Haunted by the blank page

Here are a few interesting French expressions I discovered this week:

le tapis roulant à bagages = luggage/baggage carousel, or literally a “rolling carpet for baggage” – shame it isn’t a tapis volant (flying carpet)!

What do you call the conveyer belt thing that where you (hope to) retrieve your bags after a flight?

le/la bagagiste = baggage handler – sounds like someone who really doesn’t like baggage. Maybe the reason why the French bagagistes seem to be on strike so frequently is that they can only bring themselves to handle baggage for limited periods.

la hantise de la page blanche = writer’s block, or literally “obsessive fear of the white/blank page” – a good way to describe the condition. L’hantise comes from hanter (to haunt), from the Old Norse heimta (to bring home). The haunted meaning possibly came from English during the 19th century period of Anglomania. or from the Norman words hanté (visited by ghosts, haunted) and hant (ghost) [source].

Do you ever suffer from writer’s block / fear of the blank page? If you do, how do you overcome it?

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This entry was posted in English, French, Language, Words and phrases.

3 Responses to Haunted by the blank page

  1. Dennis King says:

    I like the third! A suggestion: always attach the article to French nouns when listing them. It provides vital info regarding gender and ‘h’ quality (h aspiré vs. h muet), both of which are integral parts of the noun which English speakers have a tendency to overlook and then screw up.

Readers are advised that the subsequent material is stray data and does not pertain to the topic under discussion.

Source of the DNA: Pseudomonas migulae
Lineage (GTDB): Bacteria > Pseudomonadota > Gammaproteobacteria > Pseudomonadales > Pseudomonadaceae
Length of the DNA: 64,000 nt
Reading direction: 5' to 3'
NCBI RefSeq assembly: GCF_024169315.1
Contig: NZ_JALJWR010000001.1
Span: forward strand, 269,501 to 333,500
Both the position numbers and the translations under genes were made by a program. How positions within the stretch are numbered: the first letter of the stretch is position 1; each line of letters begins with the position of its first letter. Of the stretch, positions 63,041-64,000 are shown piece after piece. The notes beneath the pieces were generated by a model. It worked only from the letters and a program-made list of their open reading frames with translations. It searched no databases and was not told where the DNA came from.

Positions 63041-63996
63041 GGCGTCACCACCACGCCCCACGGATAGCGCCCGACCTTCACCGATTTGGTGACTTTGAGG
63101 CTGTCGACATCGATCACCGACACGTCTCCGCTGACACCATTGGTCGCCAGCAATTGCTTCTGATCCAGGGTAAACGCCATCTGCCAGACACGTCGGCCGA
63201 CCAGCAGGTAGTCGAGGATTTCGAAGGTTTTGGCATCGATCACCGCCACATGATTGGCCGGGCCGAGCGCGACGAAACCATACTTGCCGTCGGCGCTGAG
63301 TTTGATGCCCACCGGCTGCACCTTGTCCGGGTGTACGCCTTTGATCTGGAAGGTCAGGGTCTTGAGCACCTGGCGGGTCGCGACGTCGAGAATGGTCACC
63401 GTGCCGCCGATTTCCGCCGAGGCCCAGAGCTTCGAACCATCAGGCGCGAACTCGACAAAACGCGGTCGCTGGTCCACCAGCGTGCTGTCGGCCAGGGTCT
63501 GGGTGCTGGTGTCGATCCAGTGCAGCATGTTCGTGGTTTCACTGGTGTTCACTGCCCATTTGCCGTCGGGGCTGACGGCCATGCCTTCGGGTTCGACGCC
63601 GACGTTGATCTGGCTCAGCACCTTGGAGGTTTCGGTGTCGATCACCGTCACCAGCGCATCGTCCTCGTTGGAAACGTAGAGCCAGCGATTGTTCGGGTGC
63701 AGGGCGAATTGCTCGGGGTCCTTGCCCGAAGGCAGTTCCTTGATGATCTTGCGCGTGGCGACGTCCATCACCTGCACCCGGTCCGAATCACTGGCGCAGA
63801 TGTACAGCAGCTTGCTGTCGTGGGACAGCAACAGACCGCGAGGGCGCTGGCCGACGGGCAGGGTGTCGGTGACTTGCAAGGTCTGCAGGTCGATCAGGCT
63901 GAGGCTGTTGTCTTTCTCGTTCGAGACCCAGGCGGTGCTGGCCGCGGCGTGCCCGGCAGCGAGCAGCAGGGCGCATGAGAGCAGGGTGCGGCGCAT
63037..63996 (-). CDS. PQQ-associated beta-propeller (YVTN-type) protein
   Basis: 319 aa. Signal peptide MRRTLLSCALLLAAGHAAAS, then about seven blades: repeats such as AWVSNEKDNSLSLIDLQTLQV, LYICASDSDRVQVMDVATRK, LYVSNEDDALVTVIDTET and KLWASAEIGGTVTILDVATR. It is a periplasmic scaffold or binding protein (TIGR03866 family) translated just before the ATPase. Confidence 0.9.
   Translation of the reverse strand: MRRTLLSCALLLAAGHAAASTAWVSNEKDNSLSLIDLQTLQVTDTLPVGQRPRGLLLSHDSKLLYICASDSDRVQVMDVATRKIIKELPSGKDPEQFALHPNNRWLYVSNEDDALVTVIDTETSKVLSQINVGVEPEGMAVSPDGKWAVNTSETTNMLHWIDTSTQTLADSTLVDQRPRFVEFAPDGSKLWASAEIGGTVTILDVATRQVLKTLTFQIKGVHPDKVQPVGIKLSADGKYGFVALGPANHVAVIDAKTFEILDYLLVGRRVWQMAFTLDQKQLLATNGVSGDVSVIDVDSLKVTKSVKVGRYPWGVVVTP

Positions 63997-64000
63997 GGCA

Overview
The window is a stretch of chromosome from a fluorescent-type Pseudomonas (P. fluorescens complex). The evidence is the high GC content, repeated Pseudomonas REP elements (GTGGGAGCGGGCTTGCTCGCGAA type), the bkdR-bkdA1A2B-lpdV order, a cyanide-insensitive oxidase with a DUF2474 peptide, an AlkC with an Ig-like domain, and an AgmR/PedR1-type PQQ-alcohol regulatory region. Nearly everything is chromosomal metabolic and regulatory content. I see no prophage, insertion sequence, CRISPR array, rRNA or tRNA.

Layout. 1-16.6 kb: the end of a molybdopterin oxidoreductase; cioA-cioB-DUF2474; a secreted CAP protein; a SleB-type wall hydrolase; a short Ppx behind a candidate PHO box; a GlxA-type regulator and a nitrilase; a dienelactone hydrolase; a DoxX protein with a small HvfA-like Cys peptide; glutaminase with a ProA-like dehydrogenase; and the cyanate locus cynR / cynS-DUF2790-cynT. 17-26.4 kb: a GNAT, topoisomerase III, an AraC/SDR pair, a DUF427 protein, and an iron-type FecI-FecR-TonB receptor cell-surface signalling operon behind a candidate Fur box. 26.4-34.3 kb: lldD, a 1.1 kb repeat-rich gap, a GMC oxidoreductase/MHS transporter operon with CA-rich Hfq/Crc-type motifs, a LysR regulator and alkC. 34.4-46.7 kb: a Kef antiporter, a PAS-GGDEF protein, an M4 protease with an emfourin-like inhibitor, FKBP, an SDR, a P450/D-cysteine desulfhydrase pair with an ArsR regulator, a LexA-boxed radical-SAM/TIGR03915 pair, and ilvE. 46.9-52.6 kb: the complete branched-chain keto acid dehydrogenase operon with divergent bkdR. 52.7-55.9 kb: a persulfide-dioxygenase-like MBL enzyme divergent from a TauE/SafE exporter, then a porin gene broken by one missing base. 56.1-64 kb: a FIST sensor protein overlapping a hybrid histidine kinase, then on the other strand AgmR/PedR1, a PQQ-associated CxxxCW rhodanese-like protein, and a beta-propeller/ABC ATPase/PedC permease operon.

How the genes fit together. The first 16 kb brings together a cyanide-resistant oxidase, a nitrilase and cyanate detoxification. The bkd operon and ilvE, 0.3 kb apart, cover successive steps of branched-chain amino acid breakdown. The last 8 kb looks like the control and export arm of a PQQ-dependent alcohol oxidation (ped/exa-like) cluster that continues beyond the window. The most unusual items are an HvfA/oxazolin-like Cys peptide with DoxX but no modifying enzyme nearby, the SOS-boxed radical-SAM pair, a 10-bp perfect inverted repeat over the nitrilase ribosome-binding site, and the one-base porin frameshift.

2. Michel says:

    Precisely, in the case of hantise, the letter h (formerly aspirate because the word comes from a Germanic language) doesn’t make the liaison with the preceding word : la hantise and not l’hantise. Other examples : la herse, la hutte, la haie, le haricot … A good way to fight la hantise de la page blanche could be to throw ideas on the page after a little glass of whisky ?!

  3. Kevin says:

    re: “la hantise de la page blanche”

    I love these foreign-language “phobic” expressions that get away from the boring old Greek-derived (and manufactured-by-journalists-sounding) formulations like “triskaidekaphobia”.

    The pictures are so much more concrete in examples like this pair from German:

    – Torschlusspanik (“gate-closing panic”) — the fear that time is running out: for writers this must enormously increase “la hantise de la page blanche”!

    and (my particular favourite; how many times have I gone alone to a social occasion only to chicken out on the doorstep?)

    – Schwellenangst (“threshold anxiety”)